Writers Write creates resources for business writers. In this post, we talk about why the elevator pitch will always be effective in business writing.
Many readers do not have the time to read everything. The world moves quickly and people have short attention spans. People become bored at a frightening rate.
As Cecil Beaton said, ‘Perhaps the world’s second worst crime is boredom. The worst is being a bore.’
- How do we grab their attention?
- How do we make them trust us?
- How do we change their minds?
Why The Elevator Pitch Will Always Be Effective In Business Writing
In a busy world, the elevator pitch is a powerful tool for business writers. Measured in the time span of an elevator ride, it should take no more than 20 seconds to read. When written, it should not be longer than 100 words.
Cover these points in your elevator pitch:
- What is your product or service? If it is a person, tell us who he or she is. Use no more than three lines for this. [If you need help, use the inverted pyramid]
- Who is your audience and/or market? Tell us in one line.
- Who are your competitors? Show that you have done your homework.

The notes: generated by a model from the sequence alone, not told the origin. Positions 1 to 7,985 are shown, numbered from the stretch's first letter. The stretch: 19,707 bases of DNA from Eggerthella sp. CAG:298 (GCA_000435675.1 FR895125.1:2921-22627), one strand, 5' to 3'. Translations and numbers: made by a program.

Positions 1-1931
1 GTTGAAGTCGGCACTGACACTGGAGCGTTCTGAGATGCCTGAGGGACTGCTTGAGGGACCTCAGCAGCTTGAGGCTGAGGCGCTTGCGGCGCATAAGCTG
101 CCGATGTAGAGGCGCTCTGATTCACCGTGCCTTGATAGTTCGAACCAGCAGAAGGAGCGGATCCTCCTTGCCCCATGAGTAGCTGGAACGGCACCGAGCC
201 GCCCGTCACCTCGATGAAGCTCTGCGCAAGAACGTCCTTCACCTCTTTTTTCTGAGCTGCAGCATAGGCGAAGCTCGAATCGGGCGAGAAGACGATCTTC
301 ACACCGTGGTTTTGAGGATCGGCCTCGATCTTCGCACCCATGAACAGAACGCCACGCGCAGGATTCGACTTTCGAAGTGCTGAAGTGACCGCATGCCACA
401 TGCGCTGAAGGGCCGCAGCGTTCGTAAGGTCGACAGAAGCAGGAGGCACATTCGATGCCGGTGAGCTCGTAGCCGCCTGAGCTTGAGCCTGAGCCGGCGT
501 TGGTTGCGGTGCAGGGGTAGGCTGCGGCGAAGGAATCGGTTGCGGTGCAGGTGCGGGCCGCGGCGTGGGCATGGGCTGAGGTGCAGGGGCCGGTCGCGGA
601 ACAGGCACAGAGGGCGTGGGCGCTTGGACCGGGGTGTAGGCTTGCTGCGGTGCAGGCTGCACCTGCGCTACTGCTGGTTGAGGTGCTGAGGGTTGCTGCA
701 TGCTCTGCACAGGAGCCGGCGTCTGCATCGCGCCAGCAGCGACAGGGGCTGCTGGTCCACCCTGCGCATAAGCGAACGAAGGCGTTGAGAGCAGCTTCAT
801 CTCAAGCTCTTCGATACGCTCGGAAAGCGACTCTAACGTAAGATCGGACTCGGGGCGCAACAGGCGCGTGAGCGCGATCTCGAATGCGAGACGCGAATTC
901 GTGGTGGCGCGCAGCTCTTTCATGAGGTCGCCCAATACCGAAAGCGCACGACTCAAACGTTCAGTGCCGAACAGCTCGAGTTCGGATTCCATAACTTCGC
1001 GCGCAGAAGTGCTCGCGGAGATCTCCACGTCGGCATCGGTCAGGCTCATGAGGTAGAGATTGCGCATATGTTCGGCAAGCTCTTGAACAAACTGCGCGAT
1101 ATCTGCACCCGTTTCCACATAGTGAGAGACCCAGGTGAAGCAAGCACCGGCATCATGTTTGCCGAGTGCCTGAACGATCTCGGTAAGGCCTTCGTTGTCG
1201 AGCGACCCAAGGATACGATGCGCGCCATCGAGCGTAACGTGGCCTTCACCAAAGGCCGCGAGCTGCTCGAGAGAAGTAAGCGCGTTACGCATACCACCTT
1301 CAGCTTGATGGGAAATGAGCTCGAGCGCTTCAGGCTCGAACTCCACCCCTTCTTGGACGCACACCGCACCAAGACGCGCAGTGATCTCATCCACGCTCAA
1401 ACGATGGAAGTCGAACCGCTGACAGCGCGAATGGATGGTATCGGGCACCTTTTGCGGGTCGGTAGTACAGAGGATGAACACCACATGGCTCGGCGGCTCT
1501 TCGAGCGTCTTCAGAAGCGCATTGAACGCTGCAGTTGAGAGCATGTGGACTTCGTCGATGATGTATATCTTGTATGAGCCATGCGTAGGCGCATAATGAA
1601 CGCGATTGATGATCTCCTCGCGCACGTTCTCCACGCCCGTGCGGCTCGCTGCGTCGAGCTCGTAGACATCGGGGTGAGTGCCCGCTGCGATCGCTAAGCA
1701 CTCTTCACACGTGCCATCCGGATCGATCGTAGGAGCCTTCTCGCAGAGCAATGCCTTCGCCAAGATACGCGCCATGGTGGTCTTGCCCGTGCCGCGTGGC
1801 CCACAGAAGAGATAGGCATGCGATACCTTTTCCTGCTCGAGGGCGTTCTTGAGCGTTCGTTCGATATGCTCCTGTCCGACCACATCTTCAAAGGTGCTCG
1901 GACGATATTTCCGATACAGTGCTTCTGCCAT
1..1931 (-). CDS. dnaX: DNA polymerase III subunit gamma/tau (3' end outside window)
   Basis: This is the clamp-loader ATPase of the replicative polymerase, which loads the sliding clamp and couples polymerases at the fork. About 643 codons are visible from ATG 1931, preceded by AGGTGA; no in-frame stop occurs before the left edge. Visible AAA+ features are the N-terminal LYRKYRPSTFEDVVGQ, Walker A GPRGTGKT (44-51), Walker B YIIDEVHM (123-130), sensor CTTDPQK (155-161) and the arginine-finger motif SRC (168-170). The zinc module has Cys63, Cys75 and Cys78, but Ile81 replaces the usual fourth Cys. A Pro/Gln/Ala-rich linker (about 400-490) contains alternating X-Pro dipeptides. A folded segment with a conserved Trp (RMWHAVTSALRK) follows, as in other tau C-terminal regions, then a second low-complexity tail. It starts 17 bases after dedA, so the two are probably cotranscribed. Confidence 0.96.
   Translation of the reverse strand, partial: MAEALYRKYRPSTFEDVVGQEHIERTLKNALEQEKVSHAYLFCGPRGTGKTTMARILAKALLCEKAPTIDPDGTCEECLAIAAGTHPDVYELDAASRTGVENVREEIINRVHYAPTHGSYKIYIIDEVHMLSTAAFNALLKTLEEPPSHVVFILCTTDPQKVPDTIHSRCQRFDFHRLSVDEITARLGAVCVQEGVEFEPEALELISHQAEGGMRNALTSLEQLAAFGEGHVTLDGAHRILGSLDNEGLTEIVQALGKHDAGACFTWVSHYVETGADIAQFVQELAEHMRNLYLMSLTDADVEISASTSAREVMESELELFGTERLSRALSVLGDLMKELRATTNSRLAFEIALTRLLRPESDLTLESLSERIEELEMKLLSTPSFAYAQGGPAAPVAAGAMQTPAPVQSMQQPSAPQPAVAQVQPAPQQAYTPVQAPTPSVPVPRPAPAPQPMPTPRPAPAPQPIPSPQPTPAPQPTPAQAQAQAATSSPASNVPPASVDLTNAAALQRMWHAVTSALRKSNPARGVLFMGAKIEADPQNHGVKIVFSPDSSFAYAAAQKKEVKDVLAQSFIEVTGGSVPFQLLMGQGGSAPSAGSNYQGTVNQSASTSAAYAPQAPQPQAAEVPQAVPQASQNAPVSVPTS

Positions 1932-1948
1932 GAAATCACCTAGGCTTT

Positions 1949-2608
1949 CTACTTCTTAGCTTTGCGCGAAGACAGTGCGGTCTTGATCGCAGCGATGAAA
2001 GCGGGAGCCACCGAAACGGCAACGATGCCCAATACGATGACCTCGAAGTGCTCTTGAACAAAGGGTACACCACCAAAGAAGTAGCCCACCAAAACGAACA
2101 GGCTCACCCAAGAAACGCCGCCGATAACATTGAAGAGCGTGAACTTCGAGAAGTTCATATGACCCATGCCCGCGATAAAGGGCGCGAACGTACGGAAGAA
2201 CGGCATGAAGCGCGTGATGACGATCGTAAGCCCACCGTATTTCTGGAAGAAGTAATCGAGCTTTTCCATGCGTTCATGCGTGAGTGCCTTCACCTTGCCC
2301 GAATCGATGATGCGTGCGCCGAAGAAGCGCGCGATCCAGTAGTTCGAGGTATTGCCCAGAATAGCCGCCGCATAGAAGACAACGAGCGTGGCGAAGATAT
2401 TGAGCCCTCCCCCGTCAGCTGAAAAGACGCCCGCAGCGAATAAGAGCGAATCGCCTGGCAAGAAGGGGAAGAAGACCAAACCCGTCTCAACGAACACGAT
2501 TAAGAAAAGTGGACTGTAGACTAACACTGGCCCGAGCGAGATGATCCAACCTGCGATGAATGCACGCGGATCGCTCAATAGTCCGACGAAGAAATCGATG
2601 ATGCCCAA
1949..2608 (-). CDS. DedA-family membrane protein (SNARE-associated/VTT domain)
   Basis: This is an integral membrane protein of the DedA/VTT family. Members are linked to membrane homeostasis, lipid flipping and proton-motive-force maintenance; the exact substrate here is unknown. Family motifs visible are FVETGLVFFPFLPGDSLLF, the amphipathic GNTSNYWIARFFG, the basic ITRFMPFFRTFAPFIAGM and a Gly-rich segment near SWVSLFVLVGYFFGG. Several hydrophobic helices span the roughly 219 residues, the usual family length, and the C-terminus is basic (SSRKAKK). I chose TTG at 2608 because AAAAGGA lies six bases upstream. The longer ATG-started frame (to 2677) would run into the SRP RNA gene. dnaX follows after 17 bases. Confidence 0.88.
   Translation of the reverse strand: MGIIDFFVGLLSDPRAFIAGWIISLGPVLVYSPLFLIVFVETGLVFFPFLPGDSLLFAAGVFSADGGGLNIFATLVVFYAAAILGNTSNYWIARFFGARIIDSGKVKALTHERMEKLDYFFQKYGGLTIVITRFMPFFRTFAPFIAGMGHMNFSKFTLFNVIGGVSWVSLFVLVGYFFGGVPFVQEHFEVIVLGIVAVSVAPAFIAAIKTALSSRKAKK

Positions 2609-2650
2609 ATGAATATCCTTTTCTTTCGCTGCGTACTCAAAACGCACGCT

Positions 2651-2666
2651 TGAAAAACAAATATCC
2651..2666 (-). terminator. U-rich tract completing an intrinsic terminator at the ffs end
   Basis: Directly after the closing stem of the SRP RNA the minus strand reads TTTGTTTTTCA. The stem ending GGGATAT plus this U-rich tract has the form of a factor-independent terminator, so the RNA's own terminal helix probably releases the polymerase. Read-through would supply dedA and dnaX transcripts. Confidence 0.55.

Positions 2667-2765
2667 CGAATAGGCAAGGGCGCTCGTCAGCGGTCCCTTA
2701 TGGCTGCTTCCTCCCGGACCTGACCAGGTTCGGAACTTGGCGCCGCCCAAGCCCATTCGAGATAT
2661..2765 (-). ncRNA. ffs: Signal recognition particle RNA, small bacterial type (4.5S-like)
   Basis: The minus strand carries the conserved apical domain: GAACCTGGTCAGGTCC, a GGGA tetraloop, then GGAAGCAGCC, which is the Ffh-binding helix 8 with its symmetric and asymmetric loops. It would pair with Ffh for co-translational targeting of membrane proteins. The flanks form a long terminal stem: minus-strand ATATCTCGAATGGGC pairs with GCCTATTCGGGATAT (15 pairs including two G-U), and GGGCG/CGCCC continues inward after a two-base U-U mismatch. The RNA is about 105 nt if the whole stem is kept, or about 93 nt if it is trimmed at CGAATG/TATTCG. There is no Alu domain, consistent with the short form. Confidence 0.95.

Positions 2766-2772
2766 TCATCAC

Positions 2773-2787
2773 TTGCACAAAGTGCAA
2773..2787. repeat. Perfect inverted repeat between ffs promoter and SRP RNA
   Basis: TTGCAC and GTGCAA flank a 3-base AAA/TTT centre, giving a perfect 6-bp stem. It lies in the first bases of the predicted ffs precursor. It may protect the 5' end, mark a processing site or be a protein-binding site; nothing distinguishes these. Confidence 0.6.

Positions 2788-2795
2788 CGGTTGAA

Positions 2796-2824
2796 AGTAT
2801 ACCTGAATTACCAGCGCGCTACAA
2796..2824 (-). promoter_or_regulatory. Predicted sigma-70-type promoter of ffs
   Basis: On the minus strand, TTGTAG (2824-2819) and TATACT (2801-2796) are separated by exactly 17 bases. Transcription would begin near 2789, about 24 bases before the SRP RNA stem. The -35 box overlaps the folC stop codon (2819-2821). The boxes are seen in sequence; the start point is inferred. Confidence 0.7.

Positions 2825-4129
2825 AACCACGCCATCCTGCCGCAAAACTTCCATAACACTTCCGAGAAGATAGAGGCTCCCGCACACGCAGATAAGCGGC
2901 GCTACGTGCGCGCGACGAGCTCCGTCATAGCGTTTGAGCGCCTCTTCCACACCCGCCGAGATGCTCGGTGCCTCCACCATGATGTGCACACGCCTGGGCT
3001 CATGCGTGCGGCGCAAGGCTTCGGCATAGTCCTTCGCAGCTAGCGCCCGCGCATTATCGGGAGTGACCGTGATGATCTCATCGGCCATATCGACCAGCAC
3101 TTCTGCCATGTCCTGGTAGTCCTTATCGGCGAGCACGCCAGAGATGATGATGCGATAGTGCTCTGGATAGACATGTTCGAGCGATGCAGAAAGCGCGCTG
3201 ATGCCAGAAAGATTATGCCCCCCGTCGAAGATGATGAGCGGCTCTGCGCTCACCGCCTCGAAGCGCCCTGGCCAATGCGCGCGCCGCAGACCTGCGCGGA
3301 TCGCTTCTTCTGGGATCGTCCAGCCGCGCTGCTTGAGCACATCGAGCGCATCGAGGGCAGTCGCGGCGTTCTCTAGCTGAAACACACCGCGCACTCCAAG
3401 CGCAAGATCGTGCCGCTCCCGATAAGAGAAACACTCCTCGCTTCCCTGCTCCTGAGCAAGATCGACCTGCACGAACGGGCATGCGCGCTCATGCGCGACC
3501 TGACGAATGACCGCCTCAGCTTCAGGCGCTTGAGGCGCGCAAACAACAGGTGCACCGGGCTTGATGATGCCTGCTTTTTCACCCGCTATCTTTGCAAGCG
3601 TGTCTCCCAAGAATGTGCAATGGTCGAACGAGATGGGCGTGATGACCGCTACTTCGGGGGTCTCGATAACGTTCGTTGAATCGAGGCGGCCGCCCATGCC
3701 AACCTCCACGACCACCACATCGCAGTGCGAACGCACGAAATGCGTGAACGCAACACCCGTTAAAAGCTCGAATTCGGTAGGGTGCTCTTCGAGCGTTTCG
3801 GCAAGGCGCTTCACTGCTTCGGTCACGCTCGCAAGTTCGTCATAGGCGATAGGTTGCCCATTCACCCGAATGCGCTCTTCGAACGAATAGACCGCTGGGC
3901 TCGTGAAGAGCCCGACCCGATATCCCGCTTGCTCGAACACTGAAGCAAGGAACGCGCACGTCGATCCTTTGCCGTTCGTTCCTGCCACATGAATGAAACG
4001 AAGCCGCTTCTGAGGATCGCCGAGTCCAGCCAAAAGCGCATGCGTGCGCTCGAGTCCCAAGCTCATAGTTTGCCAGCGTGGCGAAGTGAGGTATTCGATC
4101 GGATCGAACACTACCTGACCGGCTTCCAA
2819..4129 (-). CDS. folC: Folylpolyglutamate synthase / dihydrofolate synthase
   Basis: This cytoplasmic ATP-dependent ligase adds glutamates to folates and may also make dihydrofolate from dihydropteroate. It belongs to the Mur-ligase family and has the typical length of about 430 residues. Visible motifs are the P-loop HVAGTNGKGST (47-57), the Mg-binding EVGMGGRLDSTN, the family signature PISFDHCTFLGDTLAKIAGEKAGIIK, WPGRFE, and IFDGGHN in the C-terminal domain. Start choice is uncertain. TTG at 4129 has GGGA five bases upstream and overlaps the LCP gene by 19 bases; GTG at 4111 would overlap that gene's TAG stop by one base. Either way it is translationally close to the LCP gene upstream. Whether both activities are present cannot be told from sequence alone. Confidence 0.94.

- What is your competitive edge? What is your unique selling point?
- Include a call to action. What do you want from your audience?
- You open with an intriguing question or compelling statement.
- Your copy takes no more than 20 seconds to read.
- You write about your success, goals, and vision.
- You include pertinent statistics, research information, and facts.
- You ask for something. Close the deal. Thank readers for their time.
You can even use the elevator pitch for a personal pitch for a job. Have a look at this example of a 57-word pitch from Idealist Careers:
‘I’m currently working as Human Resources Manager at [insert company]. My supervisors frequently commend me for being able to weigh and consider multiple perspectives and negotiate conflicting perspectives. I’m looking for suggestions/advice on how I can further cultivate my expertise in this field. My ultimate aim is to help organisations develop more ethical and inclusive workplace cultures.’
If you want to improve your business writing, join us for The Plain Language Programme.
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